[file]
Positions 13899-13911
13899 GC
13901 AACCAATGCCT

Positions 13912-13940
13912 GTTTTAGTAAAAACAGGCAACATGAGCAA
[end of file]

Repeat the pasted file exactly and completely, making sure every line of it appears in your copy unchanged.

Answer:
Positions 13899-13911
13899 GC
13901 AACCAATGCCT

Positions 13912-13940
13912 GTTTTAGTAAAAACAGGCAACATGAGCAA